Faculty are subject matter experts in their field of specialization and study which should be evident that each Faculty member brings to the table unique knowledge, skills, and expertise.  In addition, the business and operational needs and demands of Faculty at the community college versus the four year campus are distinctly different and unique.  Moreover, the Faculty at UH Manoa have different demands, expectations, and experience from the Faculty at UH-West Oahu and UH Hilo.  Because Faculty are all uniquely different, the UH has classified them according to their field of specialization and study and has developed a unique classification system for the faculty at UH Manoa, the faculty at UH-Hilo and UH-West Oahu, and for the faculty at the Community Colleges.  A simple glance at these classifications will reflect that there are different and diverse in the minimum qualifications and duties and responsibilities.  Thus, whether you change the classification schemes from “I”, “J”, “M”, “C”, and “R” to “F” for Tenured and Tenure Track Faculty you will still need to develop a “sub-classification” schemes to outline and define the minimum qualifications and duties and responsibilities for the faculty position.  This is essential for any organization since it plays an important role and factor in defining the hierarchy and salary structures of the organization.  It systematically groups the workforce effectively as per their duties, responsibilities, skills, and experience, thereby ensuring proper uniformity to the structure of the organization.  As the saying goes “You canʻt make a zebra by painting stripes on a horse.”

Making Faculty Universal

We question the reasoning and rationale behind the Tenure PIGʻs findings and recommended changes to RP 9.202 Classification Plans and Compensation Schedules.  The 2 ½ page report is invisible on any clarification and/or details over the intent and desired outcomes for changing the faculty classification plans other than to reduce the type and number of faculty classifications.  Is it the recommendation that all faculty at the UH be universal and equal among its peers?  Will the community college faculty be now expected to be equal and in alignment with the 4 year campus faculty in regards to minimum qualifications, duties and responsibilities, teaching equivalencies, compensation, etc.?  Is the intent to change all community college campuses into 4 year campusʻ like UH-West Oahu and UH-Hilo?  

Impacting Support Faculty and Extension Agents

The Tenure PIGʻs findings and recommended changes to RP 9.202 Classification Plans and Compensation Schedules advocates that Support Faculty and Extension Agents who are not engaged in direct instruction shall not be eligible for tenure but may be eligible for employment security characteristic of other public employees.  However, what those employment security characteristics are not described or defined, neither is defining how frequent or infrequent direction instruction must be performed to be determined as tenure or ineligible for tenure.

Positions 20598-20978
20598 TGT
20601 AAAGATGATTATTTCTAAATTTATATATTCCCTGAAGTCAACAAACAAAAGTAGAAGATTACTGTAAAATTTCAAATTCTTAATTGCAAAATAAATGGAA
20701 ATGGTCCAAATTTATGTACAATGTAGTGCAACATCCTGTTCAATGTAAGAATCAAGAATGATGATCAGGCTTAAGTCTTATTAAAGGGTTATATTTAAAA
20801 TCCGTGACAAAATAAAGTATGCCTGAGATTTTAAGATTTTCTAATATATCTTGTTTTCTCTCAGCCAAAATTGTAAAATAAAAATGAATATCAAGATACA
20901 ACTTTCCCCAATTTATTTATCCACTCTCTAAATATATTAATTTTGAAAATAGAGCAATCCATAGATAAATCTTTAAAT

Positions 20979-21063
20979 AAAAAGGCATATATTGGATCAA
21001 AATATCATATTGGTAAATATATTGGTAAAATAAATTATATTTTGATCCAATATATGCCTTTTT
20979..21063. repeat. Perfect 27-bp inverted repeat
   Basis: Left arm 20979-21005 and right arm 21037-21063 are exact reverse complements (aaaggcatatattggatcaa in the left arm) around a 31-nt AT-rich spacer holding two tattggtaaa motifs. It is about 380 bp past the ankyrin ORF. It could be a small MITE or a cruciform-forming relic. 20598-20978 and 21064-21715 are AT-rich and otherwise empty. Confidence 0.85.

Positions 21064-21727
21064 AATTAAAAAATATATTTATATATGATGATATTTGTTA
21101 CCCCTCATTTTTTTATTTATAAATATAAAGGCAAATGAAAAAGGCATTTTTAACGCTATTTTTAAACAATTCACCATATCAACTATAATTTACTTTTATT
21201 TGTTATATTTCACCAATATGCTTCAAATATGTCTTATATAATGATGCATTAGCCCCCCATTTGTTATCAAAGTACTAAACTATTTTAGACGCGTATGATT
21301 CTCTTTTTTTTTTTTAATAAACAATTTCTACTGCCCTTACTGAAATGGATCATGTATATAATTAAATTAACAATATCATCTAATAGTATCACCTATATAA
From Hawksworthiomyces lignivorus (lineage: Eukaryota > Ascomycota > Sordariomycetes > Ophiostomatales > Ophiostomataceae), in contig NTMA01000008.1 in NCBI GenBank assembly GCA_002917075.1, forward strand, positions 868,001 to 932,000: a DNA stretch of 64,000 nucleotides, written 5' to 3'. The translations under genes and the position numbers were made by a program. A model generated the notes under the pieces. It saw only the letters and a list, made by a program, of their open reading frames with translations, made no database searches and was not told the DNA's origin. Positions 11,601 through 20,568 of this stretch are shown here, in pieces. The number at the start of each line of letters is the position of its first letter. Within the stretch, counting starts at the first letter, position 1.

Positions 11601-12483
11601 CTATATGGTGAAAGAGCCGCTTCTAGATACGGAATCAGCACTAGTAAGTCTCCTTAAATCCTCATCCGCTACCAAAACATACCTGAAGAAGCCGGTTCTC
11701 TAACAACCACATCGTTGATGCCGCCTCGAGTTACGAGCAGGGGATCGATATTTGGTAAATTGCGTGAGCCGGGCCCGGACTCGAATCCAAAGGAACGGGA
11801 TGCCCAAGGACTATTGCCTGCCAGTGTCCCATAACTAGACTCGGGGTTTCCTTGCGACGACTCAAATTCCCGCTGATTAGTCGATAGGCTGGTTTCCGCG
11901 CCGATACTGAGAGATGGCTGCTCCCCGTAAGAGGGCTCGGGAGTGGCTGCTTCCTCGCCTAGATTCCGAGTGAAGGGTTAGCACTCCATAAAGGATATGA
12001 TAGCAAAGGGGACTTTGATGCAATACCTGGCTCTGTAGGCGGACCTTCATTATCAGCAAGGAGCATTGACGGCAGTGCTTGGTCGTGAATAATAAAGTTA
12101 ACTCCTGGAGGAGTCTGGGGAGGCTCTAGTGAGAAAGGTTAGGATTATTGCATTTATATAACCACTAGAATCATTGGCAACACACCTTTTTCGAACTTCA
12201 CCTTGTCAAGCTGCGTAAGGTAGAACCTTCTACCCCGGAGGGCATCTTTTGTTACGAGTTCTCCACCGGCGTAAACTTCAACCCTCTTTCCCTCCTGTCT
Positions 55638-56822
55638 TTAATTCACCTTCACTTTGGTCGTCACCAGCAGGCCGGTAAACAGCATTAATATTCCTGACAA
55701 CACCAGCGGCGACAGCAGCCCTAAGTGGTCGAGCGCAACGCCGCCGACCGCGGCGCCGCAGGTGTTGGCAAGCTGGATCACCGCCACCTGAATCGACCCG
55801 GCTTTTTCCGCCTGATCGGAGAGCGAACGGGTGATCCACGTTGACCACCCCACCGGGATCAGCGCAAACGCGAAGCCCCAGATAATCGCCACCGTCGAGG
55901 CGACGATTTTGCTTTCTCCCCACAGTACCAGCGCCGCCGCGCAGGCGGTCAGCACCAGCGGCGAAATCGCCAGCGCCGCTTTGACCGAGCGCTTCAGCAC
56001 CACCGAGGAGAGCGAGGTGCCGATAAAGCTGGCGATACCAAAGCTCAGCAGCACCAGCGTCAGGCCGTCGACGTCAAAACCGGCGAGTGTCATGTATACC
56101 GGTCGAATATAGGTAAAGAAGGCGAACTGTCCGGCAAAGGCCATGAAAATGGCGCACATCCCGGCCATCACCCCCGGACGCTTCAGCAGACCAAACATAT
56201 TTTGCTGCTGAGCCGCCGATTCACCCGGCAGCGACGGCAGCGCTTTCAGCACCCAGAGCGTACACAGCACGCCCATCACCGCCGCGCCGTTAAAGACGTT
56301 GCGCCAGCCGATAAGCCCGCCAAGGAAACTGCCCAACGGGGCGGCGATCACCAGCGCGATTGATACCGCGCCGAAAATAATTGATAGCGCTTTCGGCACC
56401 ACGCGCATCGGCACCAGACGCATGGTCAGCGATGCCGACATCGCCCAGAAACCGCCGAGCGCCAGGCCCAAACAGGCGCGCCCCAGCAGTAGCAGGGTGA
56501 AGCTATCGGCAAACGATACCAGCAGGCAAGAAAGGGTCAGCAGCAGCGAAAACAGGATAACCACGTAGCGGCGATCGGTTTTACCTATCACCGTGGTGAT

Nevertheless, we further question the Tenure PIGʻs recommendation and rationale on limiting tenure for Extension Agents when land grant universities are predicated on teaching, research, and extension especially in areas of agriculture and mechanical arts.  We question if there was any examination of whether there was a problem with granting tenure to Extension Agents and the impact both negative and positive that will become of the recommendations.  This matter should be examined if it wasnʻt as we should all be concerned about the impact this recommendation will have on the Universityʻs ability to fulfill its Extension promise.  Bottom line is that we have many questions surrounding all of the Tenure PIGʻs recommendations and rationale.

Are We Top Heavy?

History will show that all great and successful universities are led by their faculty who view intellectual production and pedagogy as their primary mission for higher education and not profit margins and/or the doing more with less mantra.  Unfortunately, over the past decade we have witnessed and experienced a growth and additional layers of administrators while our faculty positions and ranks have been diminishing under the premises of budgetary cuts.  Data and statistics reflect that just during 2016-2019 executive/managerial (E/M) positions at the UH increased 27%.  Woefully, during the period 2014-2021 UH faculty positions were decreased by 19%.  Adding further to the problem is these newly minted administrators have no academic background or experience and are mainly career managers who either downplay or disregard the importance of teaching, research, and service.  Sad to say but todayʻs modern universities are led by boards of corporate-minded regents and administrators who are profit-driven and entirely disconnected from faculty and the fundamental mission of why universities exist.